Author Topic: Where to find ferrite for coils.  (Read 644 times)

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Offline TrickyNekroTopic starter

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Where to find ferrite for coils.
« on: May 12, 2011, 08:36:48 AM »
Hello guys,

I have that simple question. I'm playing around ultrasonic transceivers and need a coil to build the oscillation circuit.

But an air coil would be too big for my needs so I need a high frequency able core like ferrite. I'll try Ebay, but I'm posting
just to see if you already have something in mind.

The oscillation will be at 40kHz.


Thanks in advance,

Best Regards, Lefteris
Greece
For whom the interrupts toll...


P.S. I've been inactive for almost a year... Don't give promises but I'll try to complete my tutorials. I'll let you know when..

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Offline waltr

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Re: Where to find ferrite for coils.
« Reply #1 on: May 12, 2011, 09:14:35 AM »
There are distributors of magnetics in Europe.
Check the following makers and look for a distributor, then call to see if you can get samples.

Philips
Ferroxcube
Fair Rite
Magnetics Inc
Epcos

We have gotten samples shipped to the USA from Poland.

For limited selections some to the electronics part houses should have stock.

Offline Soeren

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Re: Where to find ferrite for coils.
« Reply #2 on: May 12, 2011, 11:09:43 AM »
Hi,

I'm playing around ultrasonic transceivers and need a coil to build the oscillation circuit.

But an air coil would be too big for my needs so I need a high frequency able core like ferrite. I'll try Ebay, but I'm posting
just to see if you already have something in mind.

The oscillation will be at 40kHz.

40kHz isn't considered HF, so almost any core will work (although some ferrites are better suited to higher frequencies (eg. a couple of MHz).

What kind of core are you after  (toroid, potcore or something else)?
A potcore will probably be the easiest to wind, if you need lots of turns - how large an inductance do you need?

Even winding the coil on a ferrite slab (or a piece of same) from an AM radio will reduce the size

If you can find an epoxy glued core in something trashed, cut the wires if possible and boil it in water for around 20 minutes to soften the epoxy (it becomes soft like hot caramel or cold syrup) and pull it apart with pliers (Careful: Hot when boiled, as it says om some TV-dinners).
(Don't use a pot used for food tough, epoxy is bad in that respect).


The page  Ultrasonic Transducers, Generating, detecting & processing ultrasonic signals may be of some help with the US in general.
Regards,
Søren

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Engineering is based on numbers - not adjectives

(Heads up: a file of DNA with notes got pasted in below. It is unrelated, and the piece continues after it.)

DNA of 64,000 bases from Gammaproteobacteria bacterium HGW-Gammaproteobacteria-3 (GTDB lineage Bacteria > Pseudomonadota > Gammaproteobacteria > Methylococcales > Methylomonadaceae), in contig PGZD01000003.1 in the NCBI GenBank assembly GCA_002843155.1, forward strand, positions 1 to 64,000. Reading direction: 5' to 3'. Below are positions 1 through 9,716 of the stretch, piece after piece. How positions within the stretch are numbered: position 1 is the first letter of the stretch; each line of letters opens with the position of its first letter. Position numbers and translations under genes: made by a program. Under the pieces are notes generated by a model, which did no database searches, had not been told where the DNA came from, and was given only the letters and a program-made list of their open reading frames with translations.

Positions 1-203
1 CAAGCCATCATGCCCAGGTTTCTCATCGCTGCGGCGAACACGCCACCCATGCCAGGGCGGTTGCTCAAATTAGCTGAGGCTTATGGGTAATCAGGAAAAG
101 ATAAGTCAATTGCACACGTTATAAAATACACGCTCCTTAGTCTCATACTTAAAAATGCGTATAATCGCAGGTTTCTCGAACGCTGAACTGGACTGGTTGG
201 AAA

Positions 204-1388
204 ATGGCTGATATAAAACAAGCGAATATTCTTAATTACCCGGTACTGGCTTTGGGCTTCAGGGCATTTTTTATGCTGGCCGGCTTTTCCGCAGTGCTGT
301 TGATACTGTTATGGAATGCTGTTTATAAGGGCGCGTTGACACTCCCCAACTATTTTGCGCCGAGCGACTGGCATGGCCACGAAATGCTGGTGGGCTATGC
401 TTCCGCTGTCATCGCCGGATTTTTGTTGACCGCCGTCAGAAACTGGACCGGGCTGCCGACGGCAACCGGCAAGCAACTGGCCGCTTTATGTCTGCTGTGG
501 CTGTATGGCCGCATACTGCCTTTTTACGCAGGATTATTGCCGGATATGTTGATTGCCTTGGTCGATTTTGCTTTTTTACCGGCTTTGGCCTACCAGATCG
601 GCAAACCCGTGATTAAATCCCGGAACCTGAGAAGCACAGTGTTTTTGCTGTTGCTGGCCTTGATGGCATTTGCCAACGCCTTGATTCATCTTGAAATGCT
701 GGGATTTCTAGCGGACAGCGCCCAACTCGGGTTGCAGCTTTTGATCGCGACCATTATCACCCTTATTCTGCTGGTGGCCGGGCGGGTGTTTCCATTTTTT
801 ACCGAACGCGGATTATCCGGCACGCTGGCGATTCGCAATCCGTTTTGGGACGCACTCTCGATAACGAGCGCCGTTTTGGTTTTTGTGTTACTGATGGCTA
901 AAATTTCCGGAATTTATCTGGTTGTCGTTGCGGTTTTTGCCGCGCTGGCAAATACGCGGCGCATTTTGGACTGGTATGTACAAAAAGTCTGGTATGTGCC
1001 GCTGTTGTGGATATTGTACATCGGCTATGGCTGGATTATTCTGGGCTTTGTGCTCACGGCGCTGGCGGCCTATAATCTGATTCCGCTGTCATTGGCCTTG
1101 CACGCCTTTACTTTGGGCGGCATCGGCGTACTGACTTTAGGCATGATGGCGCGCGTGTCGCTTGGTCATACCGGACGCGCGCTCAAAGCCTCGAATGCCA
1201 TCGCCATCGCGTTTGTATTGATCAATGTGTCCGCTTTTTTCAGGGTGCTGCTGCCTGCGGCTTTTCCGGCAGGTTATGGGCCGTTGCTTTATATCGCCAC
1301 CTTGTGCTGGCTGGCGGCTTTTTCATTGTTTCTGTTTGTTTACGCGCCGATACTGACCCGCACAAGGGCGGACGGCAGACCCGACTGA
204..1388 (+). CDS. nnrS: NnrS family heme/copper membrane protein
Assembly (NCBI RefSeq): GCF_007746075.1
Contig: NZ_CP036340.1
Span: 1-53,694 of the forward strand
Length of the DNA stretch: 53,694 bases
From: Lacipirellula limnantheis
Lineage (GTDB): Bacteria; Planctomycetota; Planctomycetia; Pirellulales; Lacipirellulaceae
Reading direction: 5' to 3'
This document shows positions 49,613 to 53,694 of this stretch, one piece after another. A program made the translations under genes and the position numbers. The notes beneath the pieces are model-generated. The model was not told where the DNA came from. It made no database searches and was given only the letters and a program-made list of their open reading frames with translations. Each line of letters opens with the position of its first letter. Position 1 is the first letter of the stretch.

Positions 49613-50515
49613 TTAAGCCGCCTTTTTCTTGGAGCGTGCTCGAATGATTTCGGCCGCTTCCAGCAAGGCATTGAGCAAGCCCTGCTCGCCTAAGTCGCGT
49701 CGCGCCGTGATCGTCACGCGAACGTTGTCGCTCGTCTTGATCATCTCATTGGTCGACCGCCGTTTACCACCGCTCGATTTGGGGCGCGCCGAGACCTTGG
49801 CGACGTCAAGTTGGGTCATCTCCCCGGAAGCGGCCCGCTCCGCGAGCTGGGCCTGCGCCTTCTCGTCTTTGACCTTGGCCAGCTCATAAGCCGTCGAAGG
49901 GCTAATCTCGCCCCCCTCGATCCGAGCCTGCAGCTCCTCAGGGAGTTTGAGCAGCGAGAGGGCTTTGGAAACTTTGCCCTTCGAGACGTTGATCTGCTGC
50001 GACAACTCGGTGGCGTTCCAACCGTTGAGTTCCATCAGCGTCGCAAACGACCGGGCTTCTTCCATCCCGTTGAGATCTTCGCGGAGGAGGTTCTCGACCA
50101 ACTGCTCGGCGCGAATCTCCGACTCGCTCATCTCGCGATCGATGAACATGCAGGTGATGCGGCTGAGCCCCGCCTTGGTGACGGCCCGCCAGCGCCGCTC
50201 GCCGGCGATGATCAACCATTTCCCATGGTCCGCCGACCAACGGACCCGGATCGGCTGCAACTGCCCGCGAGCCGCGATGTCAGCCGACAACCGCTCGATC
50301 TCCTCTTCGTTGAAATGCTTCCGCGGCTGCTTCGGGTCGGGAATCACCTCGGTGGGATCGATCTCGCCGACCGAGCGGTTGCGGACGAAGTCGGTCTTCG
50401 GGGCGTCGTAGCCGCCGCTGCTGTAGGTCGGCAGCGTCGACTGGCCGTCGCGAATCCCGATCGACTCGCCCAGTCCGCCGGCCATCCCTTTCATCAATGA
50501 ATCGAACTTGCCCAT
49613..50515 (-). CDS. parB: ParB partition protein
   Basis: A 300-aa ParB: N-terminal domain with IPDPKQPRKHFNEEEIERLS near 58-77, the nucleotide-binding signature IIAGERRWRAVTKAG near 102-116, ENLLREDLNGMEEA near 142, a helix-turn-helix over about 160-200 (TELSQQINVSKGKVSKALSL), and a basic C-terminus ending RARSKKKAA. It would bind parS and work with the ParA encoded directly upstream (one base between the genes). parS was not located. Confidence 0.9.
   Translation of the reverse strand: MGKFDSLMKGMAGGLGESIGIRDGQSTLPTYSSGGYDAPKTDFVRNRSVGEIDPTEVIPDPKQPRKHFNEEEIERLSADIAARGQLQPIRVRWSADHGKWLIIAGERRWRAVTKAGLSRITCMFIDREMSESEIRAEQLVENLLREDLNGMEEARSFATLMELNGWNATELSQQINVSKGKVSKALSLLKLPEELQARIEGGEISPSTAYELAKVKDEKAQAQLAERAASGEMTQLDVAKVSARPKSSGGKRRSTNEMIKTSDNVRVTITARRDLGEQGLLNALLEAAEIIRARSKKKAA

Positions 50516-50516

Offline TrickyNekroTopic starter

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Re: Where to find ferrite for coils.
« Reply #3 on: May 13, 2011, 01:49:52 AM »
Thanks for the suggestion waltr, I'll be searching right away.

To Soeren:

Hi,
40kHz isn't considered HF, so almost any core will work (although some ferrites are better suited to higher frequencies (eg. a couple of MHz).


Yes, But I think most iron cores won't work at these frequencies. And I think steel cores won't either.
These kinda of cores are better suited for very low frequencies, like the mains.


What kind of core are you after  (toroid, potcore or something else)?
A potcore will probably be the easiest to wind, if you need lots of turns - how large an inductance do you need?


Anything that will work, toroids must be having the lower magnetic loses due to shape,
But I was thinking of a rod at first. Like the old radio antennas.

I want to build an oscillation circuit, to get some nice voltage to the transducer. Based on calculations, the transducer behaves
like a capacitive load of 4nF. So I need a coil that is 4mH.
If I use an air core of about 10mm diameter then I would need more than 200 windings to get the inductance needed. And that's
an overkill cause I'm aiming to build a compact module, when I finish prototyping.

Even winding the coil on a ferrite slab (or a piece of same) from an AM radio will reduce the size


Quite though of the same, but calculations may be a little more difficult, not that I'll have any problem with them.
Darn, the physics I study all these years :P

The page  Ultrasonic Transducers, Generating, detecting & processing ultrasonic signals may be of some help with the US in general.


Thanks for the suggestion, every little bit comes in handy. But anyways, my Uni already has many white papers to cover than need.

For whom the interrupts toll...


P.S. I've been inactive for almost a year... Don't give promises but I'll try to complete my tutorials. I'll let you know when..

Cheers!

 


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